Wagon team and barn signed 'S C Gile' (upper left) oil on canvas 24 1/4 x 30 3/4in overall: 31 1/4 x 37in
PROVENANCE: Gift of the artist to Jay Hannah Thence by descent to his wife Beth Hannah
Selden Gile gifted this painting, known for decades in the Hannah family as Wagon Team and Barn, to the young artist Jay Hannah in 1945 or 1946. Hannah and Gile met in 1944 following Hannah's discharge from the Army Signal Corps. Through Gile, Hannah eventually became friends with all of the members of the Society of Six except Bernard von Eichman, whom Hannah never met.
Hannah wrote that ''Each of these men, by reason of their work, their friendship and fellowship, continued to have an effect on my work.'' But Gile had the greatest influence on Hannah, and he quoted Gile as telling him painting was ''like a bug and you can't get away from it once it bites you.'' Hannah did a number of paintings ''while staying with Gile in his second-floor apartment'' in a Belvedere building owned by a man named Elmer Benson. While ''It was Benson's habit to share with Gile each evening a bottle or two of cheap muscatel . . . during the weekends I stayed with him Gile didn't drink at all,'' Hannah wrote. Gile did, however, water his garden by attaching a garden hose ''to his kitchen sink and spraying water from his upstairs porch.'' In The Society of Six California Colorists, author Nancy Boas wrote that Hannah told her Gile approached a subject as ''fundamentally a loner and there's a kind of pristine beauty to him being there and everything unsullied.'' ''Later, when I no longer lived in Belvedere, I would stay with him (Gile) weekends, painting and learning until his death in 1947,'' Hannah wrote. Hannah was among the five or six friends who visited Gile in the hospital before his death, Boas wrote. Hannah remained friends with the other Society of Six members, particularly August Gay, whom Hannah would visit in his Carmel home until Gay's death in 1949. Gay's widow Marcelle rented his studio to Hannah as a studio and living quarters. Hannah spent most of the rest of his life on the Monterey Peninsula, eventually settling with his wife Beth in a Pacific Grove bungalow, where he hung Gile's Wagon Team and Barn along with his own work. Over his lifetime Hannah earned a reputation as an artist who adventurously pushed borders, combining art and science in paintings that test and challenge the eye. Hannah's work is in the Kodak collection in Rochester, N.Y. as well as San Francisco's Exploratorium, and is featured in Twenty Oil Painters and How They work by Susan E. Meyer, and The Technique of Collage by Helen Hutton. Jay Hannah, who died in 2010, always felt he owed a debt to Gile. ''If I hadn't come in contact with Selden Gile in 1944,'' he wrote, ''I wouldn't be an artist.''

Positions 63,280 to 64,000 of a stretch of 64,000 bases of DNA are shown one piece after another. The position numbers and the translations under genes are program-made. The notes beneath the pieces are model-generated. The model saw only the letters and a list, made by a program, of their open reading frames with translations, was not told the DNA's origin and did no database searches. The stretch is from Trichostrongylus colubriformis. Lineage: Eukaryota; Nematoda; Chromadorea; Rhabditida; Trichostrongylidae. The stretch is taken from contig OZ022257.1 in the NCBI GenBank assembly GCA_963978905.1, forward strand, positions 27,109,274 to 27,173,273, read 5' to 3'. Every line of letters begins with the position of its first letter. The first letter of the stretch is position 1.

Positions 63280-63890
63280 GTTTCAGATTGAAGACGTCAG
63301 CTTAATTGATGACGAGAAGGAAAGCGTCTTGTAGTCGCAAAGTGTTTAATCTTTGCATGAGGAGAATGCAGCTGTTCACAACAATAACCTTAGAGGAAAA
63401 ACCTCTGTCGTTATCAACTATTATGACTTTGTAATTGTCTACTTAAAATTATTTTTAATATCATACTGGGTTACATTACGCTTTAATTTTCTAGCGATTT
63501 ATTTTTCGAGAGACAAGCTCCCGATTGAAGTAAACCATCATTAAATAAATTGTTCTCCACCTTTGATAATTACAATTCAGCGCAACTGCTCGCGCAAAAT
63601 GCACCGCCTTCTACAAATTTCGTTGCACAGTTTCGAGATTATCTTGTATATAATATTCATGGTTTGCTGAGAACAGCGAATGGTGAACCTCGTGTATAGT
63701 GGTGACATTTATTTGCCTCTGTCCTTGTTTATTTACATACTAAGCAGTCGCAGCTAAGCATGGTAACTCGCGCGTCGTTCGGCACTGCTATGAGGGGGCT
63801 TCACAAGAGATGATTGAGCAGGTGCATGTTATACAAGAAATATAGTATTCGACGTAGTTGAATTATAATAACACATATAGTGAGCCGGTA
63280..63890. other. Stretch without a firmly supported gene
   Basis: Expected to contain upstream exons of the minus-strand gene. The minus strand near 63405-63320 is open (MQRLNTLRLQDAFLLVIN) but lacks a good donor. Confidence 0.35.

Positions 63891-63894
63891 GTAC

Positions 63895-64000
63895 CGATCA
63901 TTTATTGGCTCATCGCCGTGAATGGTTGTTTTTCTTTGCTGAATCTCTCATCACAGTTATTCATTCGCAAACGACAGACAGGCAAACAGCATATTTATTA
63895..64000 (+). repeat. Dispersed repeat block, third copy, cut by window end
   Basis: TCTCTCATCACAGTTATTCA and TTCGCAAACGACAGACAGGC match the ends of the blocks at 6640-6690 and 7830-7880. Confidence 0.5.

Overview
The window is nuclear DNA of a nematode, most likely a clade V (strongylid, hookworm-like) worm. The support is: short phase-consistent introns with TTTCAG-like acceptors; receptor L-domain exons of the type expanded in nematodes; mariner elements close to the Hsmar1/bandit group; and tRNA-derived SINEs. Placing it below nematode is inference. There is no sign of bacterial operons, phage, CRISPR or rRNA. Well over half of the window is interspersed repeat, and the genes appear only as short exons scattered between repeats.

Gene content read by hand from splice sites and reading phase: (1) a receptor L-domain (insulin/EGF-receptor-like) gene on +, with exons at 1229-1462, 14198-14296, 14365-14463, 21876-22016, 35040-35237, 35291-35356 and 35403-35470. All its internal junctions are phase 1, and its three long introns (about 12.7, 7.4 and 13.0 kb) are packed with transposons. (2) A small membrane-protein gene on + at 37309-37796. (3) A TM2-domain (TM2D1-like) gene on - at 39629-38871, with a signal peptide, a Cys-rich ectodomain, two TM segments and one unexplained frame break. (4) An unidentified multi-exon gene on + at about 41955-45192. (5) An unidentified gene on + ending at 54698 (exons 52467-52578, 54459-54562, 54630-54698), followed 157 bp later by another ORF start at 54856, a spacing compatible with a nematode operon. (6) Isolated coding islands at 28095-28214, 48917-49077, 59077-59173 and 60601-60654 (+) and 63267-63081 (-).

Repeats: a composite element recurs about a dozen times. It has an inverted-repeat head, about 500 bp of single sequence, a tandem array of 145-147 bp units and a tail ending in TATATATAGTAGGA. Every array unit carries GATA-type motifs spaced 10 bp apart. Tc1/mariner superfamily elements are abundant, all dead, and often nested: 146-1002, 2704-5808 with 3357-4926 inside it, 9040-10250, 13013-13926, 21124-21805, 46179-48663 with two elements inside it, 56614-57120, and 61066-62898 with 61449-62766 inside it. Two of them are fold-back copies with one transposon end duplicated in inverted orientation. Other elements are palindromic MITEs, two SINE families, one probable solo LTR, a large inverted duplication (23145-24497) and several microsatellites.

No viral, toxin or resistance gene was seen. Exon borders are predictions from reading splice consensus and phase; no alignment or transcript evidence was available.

We are grateful to Steve Hauk for his assistance with this essay. He is the author of the award-winning documentary film ''Time Captured in Paintings, the Monterey Legacy'' and the play ''Fortune's Way, or Notes on Art for Catholics (and Others)'' about California Impressionist E. Charlton Fortune.